Harris Blackwood, director of the Governor's Office of Highway Safety, is urging Georgia drivers to give themselves a gift this holiday season.
Blackwood says, "The best Christmas gift you could give yourself is being alive for the New Year," WTOC 11 reports.
"A Drowsy Driver is Just as Dangerous as a Drunk Driver"
WTOC 11 also reports that AAA is predicting 3 million Georgia drivers will be hitting the road this holiday season. More traffic, combined with an increased number of events that serve alcohol, usually leads to a spike in car accidents and injuries this time of year.
Blackwood is urging Georgia drivers to stay awake and alert on the crowded roads this holiday season: "Don't try to drive a couple of extra hours to get to somebody's home...Make sure you're well rested. A drowsy driver is just as dangerous as a drunk driver."
A study comparing the relative effects of sleep deprivation and alcohol bears out Blackwood's statement on the potential dangers of drowsiness. In the study, volunteers were given a series of cognitive, reaction time, and coordination tests after staying awake for long periods or consuming measured amounts of alcohol.
The study found that going 17-19 hours without sleep resulted in performance on various tests that was equivalent to or worse than someone with a blood alcohol content (BAC) of .05%. Response speeds and accuracy were particularly degraded after that amount of time without sleep. After longer periods of time without sleeping, the sleep test subjects' performance was equivalent to that of those with a BAC of .1% (higher than the legal limit in Georgia and every other state nation-wide).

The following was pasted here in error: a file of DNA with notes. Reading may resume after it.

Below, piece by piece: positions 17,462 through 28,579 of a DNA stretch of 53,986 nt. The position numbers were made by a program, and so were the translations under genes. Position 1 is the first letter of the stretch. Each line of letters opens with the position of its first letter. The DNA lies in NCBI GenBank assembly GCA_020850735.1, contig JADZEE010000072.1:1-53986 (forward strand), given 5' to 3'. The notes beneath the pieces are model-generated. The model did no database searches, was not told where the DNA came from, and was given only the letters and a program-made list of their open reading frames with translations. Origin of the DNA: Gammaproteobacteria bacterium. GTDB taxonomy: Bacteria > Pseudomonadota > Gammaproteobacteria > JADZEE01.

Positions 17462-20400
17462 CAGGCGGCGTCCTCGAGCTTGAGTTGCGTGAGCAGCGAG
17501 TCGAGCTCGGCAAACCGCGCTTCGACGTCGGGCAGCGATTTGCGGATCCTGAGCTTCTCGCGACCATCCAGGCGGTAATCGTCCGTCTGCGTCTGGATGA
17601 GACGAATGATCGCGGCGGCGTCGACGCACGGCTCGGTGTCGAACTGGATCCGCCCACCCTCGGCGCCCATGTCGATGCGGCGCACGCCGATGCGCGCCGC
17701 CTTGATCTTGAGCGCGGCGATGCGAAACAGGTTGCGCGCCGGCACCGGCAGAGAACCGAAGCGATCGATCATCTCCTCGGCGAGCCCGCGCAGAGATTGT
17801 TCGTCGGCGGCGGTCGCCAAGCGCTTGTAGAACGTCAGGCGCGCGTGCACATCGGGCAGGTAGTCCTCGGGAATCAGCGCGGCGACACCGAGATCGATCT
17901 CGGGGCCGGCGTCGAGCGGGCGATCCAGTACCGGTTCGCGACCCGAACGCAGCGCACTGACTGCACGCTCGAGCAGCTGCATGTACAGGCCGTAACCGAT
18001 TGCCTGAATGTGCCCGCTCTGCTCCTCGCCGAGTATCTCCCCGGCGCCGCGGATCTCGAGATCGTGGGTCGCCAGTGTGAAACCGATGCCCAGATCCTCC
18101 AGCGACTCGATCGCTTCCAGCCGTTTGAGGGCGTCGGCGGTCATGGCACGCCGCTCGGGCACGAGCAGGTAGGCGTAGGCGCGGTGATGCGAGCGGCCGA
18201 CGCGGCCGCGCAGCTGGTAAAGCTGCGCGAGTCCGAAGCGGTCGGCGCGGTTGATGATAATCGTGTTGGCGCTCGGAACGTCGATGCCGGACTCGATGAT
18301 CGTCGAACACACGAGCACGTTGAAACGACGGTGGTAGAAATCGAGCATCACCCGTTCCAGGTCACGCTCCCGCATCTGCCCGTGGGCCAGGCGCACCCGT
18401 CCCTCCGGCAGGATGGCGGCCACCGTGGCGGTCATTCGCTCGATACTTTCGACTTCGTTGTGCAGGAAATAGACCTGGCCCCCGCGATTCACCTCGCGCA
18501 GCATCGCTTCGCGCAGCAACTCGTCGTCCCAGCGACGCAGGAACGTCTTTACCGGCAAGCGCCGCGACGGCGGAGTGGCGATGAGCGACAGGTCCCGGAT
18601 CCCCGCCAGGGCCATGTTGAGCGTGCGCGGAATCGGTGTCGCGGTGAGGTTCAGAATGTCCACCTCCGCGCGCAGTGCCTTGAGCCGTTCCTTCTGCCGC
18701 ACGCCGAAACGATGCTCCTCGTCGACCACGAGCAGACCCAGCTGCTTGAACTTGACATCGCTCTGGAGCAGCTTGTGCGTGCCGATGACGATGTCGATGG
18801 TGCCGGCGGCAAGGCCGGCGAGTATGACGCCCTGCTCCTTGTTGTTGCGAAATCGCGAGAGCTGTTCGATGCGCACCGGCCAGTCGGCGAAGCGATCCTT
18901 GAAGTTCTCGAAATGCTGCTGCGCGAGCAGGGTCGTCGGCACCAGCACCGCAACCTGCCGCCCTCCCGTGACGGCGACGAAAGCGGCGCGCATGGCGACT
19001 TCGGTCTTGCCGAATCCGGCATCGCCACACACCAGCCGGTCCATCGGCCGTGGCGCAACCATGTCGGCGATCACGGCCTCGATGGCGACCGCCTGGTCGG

To avoid driving while dangerously fatigued, Blackwood urges Georgia drivers to avoid pulling an all-nighter to reach their destinations. Instead, drivers should plan to leave early and try to share the driving duties. The Governor's Office of Highway Safety also urges drivers to stay sober, wear their seatbelts, and avoid distractions--such as using the phone--while driving.
Expect Increased Traffic Enforcement in Georgia Through the New Year
To help ensure that drivers are sober, alert and wearing their seat belts, law enforcement agencies across the state will be out in force through January 2.
The Daily Tribune News notes that there were 392 car accidents, injuring 208 people last Christmas. The New Year's holiday travel period saw 595 accidents and 289 injuries last year. Georgia State Patrol Cpl. Michael Hall told the Daily Tribune News that: "…troopers will be particularly watching for impaired drivers, speeders, people who aren't wearing seatbelts and aggressive drivers" this holiday season.
Following law enforcement officials' advice can help keep you and your fellow drivers safe during your holiday travels. It can also help you avoid potentially severe legal consequences.
A first-time DUI in Georgia is usually a misdemeanor, and even the minimum penalties can include jail time and suspension of your driver's license. Aggressive driving is a "high and aggravated" misdemeanor in Georgia, with penalties of up to 12 months in jail and a $5,000 fine. If aggressive driving or drug or alcohol impairment leads to an accident or injuries, the penalties are likely to be even more severe.
We hope you and your loved ones give yourselves the gift of safe driving, wherever you may travel this holiday season.
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